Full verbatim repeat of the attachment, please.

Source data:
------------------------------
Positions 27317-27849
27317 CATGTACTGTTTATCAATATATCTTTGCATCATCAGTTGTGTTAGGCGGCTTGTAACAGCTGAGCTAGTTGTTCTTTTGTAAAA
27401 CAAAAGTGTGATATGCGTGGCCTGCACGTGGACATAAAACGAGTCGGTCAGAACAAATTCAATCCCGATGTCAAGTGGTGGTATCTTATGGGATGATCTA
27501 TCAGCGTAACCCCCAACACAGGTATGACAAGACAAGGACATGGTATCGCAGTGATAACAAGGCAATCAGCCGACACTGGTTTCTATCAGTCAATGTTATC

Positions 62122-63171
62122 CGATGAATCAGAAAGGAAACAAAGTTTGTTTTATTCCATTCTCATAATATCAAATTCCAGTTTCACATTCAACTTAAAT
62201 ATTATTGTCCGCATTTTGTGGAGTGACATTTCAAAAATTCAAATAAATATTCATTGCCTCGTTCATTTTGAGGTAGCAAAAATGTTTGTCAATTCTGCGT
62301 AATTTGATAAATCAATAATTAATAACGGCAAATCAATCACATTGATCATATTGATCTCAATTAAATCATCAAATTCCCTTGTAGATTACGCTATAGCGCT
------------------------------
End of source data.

Positions 27317-27849
27317 CATGTACTGTTTATCAATATATCTTTGCATCATCAGTTGTGTTAGGCGGCTTGTAACAGCTGAGCTAGTTGTTCTTTTGTAAAA
27401 CAAAAGTGTGATATGCGTGGCCTGCACGTGGACATAAAACGAGTCGGTCAGAACAAATTCAATCCCGATGTCAAGTGGTGGTATCTTATGGGATGATCTA
27501 TCAGCGTAACCCCCAACACAGGTATGACAAGACAAGGACATGGTATCGCAGTGATAACAAGGCAATCAGCCGACACTGGTTTCTATCAGTCAATGTTATC

Positions 62122-63171
62122 CGATGAATCAGAAAGGAAACAAAGTTTGTTTTATTCCATTCTCATAATATCAAATTCCAGTTTCACATTCAACTTAAAT
62201 ATTATTGTCCGCATTTTGTGGAGTGACATTTCAAAAATTCAAATAAATATTCATTGCCTCGTTCATTTTGAGGTAGCAAAAATGTTTGTCAATTCTGCGT
62301 AATTTGATAAATCAATAATTAATAACGGCAAATCAATCACATTGATCATATTGATCTCAATTAAATCATCAAATTCCCTTGTAGATTACGCTATAGCGCT